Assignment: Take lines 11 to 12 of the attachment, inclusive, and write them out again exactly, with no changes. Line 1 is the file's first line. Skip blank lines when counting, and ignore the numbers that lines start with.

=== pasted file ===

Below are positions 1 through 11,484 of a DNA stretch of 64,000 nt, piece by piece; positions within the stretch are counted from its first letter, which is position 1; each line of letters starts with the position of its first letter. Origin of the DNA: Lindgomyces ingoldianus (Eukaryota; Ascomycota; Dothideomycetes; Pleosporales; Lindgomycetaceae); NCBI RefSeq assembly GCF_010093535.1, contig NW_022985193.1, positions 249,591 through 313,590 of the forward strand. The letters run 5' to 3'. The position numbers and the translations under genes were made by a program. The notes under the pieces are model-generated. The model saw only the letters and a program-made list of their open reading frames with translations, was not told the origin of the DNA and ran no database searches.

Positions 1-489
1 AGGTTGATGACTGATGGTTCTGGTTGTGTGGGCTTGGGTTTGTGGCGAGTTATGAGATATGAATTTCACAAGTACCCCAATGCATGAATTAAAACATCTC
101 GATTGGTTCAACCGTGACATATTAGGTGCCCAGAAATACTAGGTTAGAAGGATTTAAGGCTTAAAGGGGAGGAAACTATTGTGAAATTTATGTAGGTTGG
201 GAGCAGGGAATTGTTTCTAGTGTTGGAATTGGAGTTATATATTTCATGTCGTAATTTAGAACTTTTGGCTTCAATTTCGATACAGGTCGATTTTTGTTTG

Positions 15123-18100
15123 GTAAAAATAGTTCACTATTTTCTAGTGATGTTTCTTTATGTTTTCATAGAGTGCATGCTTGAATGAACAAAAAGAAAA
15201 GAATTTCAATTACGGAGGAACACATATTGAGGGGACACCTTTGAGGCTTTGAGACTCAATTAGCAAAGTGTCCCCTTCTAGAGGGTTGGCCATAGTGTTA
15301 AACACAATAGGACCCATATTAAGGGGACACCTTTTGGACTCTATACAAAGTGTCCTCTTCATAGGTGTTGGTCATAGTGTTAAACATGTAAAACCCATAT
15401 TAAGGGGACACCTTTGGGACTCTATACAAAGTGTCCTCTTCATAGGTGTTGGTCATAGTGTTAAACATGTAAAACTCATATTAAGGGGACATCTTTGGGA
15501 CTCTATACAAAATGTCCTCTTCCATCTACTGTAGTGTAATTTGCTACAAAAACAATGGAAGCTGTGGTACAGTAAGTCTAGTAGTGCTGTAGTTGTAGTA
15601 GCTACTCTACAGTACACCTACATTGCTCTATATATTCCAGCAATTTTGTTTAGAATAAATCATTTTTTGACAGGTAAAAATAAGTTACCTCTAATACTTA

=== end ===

15501 CTCTATACAAAATGTCCTCTTCCATCTACTGTAGTGTAATTTGCTACAAAAACAATGGAAGCTGTGGTACAGTAAGTCTAGTAGTGCTGTAGTTGTAGTA
15601 GCTACTCTACAGTACACCTACATTGCTCTATATATTCCAGCAATTTTGTTTAGAATAAATCATTTTTTGACAGGTAAAAATAAGTTACCTCTAATACTTA